People love to tell their friends and followers about their experiences on social media. Some will leave feedback or reviews on your company’s social profiles. Research has shown that the opinions of friends, family members, and even helpful-seeming strangers online can strongly affect purchasing decisions. Responding wisely to these posts can help build your brand and improve customer relations.

In a world of low response rates (how many people complete your feedback requests), this unsolicited feedback is gold! People who take the time to provide feedback (whether it seems positive or not) often leave nuggets of valuable information that can help you improve your product or the experience your customers have when interacting with your company.

Live chat.

When users chat with your team members, whether over the phone or through your website, it’s a great point for asking how their experience is going. However, customers may not be as forthcoming when they are talking with a live person. 

Team members.

Also called Voice of the Customer through the Employee (VOCE). Employees know what’s on the minds of customers. In particular, frontline employees get it. They know what customers want, how they feel, and what they complain about. Putting in place an organized way for your team members to contribute their knowledge and opinions can help improve the experience for both employees and clients.

Besides the valuable information you can gain from employees, the fact that you’re asking for their view demonstrates that you respect their thoughts and opinions. You can reinforce this by circling back and showing how their feedback led to organizational changes.

Tools to measure

When it comes to measuring customer feedback, you don’t have to reinvent the wheel! Several tools are available to help you measure how customers feel about your business.

Each of these is a customer survey with questions that target a certain type of qualitative customer data.

Net Promoter Score (NPS) measures how likely customers are to recommend your company to others.

Customer Satisfaction (CSAT) measures how satisfied customers are with a recent transaction with your company or your overall products/services. 

Customer Effort Score (CES) measures how easy your company is to do business with – how much effort the customer had to expend to accomplish a goal.

Walker’s Loyalty Matrix measures how likely your customers are to continue doing business with you. It segments customers based on their attitude toward your company and their likelihood to purchase your products/services in the future. The segments are:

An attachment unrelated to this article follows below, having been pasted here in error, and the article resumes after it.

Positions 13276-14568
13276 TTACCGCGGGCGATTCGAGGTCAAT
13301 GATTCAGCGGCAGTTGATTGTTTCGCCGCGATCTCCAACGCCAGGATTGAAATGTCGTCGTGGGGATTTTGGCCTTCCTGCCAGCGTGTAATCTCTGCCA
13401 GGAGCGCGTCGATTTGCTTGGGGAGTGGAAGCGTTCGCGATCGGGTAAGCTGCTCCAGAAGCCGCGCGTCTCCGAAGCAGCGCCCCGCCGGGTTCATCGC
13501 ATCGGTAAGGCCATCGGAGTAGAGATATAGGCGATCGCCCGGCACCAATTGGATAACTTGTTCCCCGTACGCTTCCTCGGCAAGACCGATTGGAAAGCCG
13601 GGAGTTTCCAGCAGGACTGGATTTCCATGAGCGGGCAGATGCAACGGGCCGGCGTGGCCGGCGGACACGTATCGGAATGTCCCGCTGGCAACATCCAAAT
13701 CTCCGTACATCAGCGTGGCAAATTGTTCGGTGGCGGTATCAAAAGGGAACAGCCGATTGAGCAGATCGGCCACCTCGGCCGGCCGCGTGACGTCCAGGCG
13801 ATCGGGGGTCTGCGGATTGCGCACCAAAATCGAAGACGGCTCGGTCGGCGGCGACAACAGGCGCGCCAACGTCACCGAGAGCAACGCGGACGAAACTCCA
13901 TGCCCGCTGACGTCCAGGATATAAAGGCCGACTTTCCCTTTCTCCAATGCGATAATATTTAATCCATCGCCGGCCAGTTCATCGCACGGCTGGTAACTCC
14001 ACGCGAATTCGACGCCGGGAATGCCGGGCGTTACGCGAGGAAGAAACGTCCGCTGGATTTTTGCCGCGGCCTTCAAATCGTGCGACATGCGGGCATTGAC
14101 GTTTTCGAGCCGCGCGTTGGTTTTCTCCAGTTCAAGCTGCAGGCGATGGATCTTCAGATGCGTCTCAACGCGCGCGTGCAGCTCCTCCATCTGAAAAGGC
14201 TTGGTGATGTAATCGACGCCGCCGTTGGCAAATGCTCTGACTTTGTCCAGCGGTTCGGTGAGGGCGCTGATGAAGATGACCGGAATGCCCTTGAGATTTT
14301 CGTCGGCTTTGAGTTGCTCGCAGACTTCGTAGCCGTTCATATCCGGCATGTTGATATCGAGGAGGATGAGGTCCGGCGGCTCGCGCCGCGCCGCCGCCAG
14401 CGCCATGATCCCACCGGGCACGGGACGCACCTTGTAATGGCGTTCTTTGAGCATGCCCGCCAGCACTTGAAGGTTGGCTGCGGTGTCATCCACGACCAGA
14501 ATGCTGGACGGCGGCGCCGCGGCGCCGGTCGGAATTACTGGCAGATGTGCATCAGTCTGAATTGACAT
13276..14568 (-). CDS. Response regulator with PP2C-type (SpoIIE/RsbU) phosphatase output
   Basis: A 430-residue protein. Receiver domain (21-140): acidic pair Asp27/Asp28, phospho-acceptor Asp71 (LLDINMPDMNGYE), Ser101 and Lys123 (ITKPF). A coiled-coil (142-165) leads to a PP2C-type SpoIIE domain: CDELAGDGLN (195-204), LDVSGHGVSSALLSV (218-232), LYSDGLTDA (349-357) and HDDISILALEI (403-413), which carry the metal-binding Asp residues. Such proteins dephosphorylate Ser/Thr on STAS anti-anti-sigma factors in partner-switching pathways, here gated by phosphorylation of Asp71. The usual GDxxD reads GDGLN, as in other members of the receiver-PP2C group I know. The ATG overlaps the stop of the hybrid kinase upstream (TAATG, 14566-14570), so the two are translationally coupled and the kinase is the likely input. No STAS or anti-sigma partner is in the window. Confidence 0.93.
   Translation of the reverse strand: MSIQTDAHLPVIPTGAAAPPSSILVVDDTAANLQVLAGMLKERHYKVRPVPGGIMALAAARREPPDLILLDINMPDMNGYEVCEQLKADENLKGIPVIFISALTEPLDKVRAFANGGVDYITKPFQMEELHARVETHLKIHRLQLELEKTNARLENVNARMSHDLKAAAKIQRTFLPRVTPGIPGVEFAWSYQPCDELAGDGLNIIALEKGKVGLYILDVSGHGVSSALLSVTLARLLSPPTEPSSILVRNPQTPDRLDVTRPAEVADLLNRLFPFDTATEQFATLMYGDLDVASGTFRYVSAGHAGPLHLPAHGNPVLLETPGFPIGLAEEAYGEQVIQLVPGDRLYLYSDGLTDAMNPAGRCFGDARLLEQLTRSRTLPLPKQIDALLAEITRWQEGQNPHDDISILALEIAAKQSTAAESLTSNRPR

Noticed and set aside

• Truly Loyal – Customers who have every intention of continuing business and have a positive attitude toward your company.
  • Accessible – Customers who have a good attitude about working with you, but do not plan to continue their relationship. This typically means something has changed and they don’t need your product or service any longer.
  • Trapped – Customers who show every indication of continuing business with you, but they’re not happy about it. They feel trapped in their relationship.
  • High Risk – Customers who do not intend to return and do not have a healthy attitude about their relationship with your company.
Walker Loyalty Matrix
The Walker Loyalty Matrix™

This breakdown provides a very practical and flexible way of segmenting customers. For each of these quadrants, specific action plans can be drawn to dramatically improve business performance.

While many assert that loyalty is simply repeated purchasing, Walker’s Loyalty Matrix is designed to address the elements of both behavioral loyalty as well as attitudinal loyalty.

Intent to repurchase is used for capturing the behavioral component of loyalty. It clearly taps a behavioral intention and is the best predictor of actual behavior. A customer’s actual purchase behavior is the best measure of the behavioral component, but it can only be collected as a historical event, which eliminates the forward-looking, predictive nature aspect of behavioral intention.

Actual behavior tells us a customer has been loyal, but we really want to know if a customer will remain loyal in the near future. The intent to continue is the foundational measure of behavioral loyalty – a person cannot be loyal without continuing to do business – and is preferred over other behavioral measures such as likelihood to recommend. A customer might recommend you, but not plan on continuing to use you, and customers may continue using you without recommending you to others.


Click the play button to learn how Walker’s Loyalty Matrix offers a practical way of segmenting your customers.

What’s Lurking in your Customer Feedback?

Gathering customer feedback is one part of your Voice of the Customer listening strategy. Thoughtfully planning your program, gathering the right feedback from customers, and making adjustments to the experience your customers have can help uncover those dangers hidden under the surface and prevent them from attacking like alligators.

At Walker, we empower companies with customer experience data that drives decision-making – including planning your Voice of the Customer listening strategy. We are a Qualtrics-certified full-service Experience Management (XM) firm. Our team of experts provides technology implementation, end-to-end managed services, and expert strategic consulting so you can deliver best-in-class experiences to your customers.